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Driving Systemic Change to Prevent Domestic Violence Fatalities

June 06, 2023

Crime scene
Crime scene

The Quattrone Center and the City of San Francisco have released a report recommending policies and procedures to reduce domestic violence-related fatalities.

The Quattrone Center for the Fair Administration of Justice at the University of Pennsylvania Carey Law School, in coordination with the San Francisco District Attorney’s Office (SFDA) and the Department on the Status of Women in the City and the County of San Francisco (DOSW), has released the Domestic Violence Death Review Team’s (DVDRT) Lethality Assessment Report, which details 16 recommendations to the San Francisco Police Department (SFPD) and the City of San Francisco related to a well-known and high-publicized fatal case of domestic violence that took place in October 2014. The findings are intended to prevent similar domestic violence incidents from occurring in the future.

The pilot—a collaboration between the SFDA and the DOSW, pursuant to the provisions of California Penal Code 11163.3—engaged the Quattrone Center to assist in the coordination and moderation of the Pilot and resulting report. The City and the County of San Francisco have a long-established commitment to reviewing domestic violence-related fatalities, strengthening system policies and procedures, and identifying prevention strategies to reduce future incidents of domestic violence-related injuries and deaths.

The Quattrone Center is a national thought leader in sentinel event reviews in criminal justice and has assisted jurisdictions across the country in the conduct of such reviews in a variety of different contexts within the criminal justice system.

John Hollway C'92, MAPP'18, Executive Director of the Quattrone Center for the Fair Administration of Justice John Hollway C'92, MAPP'18, Executive Director of the Quattrone Center for the Fair Administration of Justice“The assembly of the DVDRT team, and this first review and report, represent a substantial addition to the City’s efforts to improve the San Francisco Police, DA’s Office, Sheriff’s Office and community efforts to work together to prevent domestic violence fatalities,” said John Hollway C’92, MAPP’18, Executive Director of the Quattrone Center. “While jurisdictions are often hesitant to conduct reviews of highly charged undesirable outcomes in the criminal justice system, this process can be a model for other jurisdictions as they seek to prevent domestic violence fatalities in the future.”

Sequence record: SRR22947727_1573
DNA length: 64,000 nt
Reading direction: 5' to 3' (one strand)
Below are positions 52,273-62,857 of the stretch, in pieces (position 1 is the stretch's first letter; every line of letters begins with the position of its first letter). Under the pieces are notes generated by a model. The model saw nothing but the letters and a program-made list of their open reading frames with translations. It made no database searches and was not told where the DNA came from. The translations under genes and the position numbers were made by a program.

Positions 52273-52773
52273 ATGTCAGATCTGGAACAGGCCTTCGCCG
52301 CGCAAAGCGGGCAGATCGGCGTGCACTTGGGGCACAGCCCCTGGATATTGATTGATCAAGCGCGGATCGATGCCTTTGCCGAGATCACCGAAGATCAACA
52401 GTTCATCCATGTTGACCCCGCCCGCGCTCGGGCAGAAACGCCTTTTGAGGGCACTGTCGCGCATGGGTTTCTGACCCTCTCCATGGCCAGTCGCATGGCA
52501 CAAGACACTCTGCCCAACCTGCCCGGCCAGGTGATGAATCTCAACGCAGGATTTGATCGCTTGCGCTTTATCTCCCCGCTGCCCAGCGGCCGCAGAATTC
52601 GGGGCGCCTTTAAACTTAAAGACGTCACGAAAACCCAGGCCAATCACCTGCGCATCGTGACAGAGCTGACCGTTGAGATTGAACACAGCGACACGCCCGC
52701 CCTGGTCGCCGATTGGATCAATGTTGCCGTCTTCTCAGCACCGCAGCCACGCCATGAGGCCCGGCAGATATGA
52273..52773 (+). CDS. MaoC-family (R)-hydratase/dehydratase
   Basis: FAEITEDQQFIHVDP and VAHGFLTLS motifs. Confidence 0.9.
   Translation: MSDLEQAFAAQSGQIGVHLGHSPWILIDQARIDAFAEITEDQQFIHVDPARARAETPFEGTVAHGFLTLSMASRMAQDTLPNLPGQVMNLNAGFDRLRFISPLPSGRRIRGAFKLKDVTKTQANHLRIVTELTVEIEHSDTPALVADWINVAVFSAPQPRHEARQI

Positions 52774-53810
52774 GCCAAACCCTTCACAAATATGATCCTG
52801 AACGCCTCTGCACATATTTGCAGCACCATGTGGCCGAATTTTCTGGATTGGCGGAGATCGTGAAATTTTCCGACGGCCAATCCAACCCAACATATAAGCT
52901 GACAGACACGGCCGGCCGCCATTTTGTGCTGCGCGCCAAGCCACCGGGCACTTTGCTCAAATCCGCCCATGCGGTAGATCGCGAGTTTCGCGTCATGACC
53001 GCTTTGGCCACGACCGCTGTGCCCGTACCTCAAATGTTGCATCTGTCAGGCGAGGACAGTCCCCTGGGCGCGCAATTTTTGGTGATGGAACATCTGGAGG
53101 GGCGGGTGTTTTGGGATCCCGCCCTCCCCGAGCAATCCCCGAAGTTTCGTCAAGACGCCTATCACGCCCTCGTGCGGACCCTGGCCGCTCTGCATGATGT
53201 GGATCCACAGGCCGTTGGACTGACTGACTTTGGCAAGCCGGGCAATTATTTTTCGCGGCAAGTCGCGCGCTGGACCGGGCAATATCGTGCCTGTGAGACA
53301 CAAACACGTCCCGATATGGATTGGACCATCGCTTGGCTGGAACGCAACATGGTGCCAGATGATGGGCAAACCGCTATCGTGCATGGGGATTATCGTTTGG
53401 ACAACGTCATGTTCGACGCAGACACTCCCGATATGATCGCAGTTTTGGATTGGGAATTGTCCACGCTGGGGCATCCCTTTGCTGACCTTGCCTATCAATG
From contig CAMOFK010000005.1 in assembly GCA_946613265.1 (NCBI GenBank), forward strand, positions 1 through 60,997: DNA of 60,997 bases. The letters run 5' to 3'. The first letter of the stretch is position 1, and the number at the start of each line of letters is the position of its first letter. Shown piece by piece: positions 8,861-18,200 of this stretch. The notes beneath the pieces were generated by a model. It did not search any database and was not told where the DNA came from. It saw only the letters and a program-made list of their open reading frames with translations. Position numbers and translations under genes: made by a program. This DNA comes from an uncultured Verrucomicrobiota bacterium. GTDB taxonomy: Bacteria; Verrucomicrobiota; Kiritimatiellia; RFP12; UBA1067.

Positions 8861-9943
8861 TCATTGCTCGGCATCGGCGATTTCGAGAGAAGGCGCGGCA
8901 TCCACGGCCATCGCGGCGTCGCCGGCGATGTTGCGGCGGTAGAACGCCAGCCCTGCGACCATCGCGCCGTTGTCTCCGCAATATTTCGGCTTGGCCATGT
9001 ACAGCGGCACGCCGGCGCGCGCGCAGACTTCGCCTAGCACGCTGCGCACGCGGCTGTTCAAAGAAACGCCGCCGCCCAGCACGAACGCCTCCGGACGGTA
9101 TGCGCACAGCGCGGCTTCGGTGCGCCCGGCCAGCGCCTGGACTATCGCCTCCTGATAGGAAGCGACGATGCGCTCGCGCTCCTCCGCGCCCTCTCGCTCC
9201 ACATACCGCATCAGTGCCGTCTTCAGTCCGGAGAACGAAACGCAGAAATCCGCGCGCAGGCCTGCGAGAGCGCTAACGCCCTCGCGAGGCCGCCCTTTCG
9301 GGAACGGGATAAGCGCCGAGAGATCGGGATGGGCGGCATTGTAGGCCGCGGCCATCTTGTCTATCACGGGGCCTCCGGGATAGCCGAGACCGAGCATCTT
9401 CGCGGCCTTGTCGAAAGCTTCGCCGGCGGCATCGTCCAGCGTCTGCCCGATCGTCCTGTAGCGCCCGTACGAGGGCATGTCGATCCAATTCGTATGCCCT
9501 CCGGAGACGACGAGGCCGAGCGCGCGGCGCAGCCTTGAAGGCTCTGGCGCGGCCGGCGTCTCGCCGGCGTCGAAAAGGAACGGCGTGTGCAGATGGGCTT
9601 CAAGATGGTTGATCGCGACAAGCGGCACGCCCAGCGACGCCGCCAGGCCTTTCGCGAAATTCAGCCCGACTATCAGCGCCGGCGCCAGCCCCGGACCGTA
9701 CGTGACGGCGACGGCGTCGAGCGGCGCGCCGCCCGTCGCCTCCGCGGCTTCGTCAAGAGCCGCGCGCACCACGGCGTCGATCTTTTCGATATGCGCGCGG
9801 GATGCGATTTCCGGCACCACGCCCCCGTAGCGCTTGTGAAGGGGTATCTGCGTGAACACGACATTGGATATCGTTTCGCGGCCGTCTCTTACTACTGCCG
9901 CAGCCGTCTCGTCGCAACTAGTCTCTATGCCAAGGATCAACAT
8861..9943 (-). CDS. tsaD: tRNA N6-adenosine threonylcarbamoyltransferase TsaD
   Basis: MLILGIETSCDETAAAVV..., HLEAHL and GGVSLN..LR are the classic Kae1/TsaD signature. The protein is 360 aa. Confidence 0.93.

The fatality under review occurred despite multiple efforts by SFPD to de-escalate the situation and provide separation and distance between the assailant and victim. The DVDRT carefully analyzed the events of the night to understand the various factors that led to the tragic outcome and to design modifications to the city’s response to domestic violence incidents that will lead to better outcomes.

The DVDRT team identified a common challenge in helping SFPD officers to effectively respond to domestic violence calls: a gap in providing responding officers with all the information that might help them diagnose the risk that a domestic dispute could escalate to lethality.

“The San Francisco Police Department is committed to serving victims and people affected by domestic violence and hold those accountable within the criminal justice system,” said SFPD Captain Sean Perdomo. “We have already made great changes in the way we respond to domestic violence calls as a result of the Domestic Violence Death Review Team.”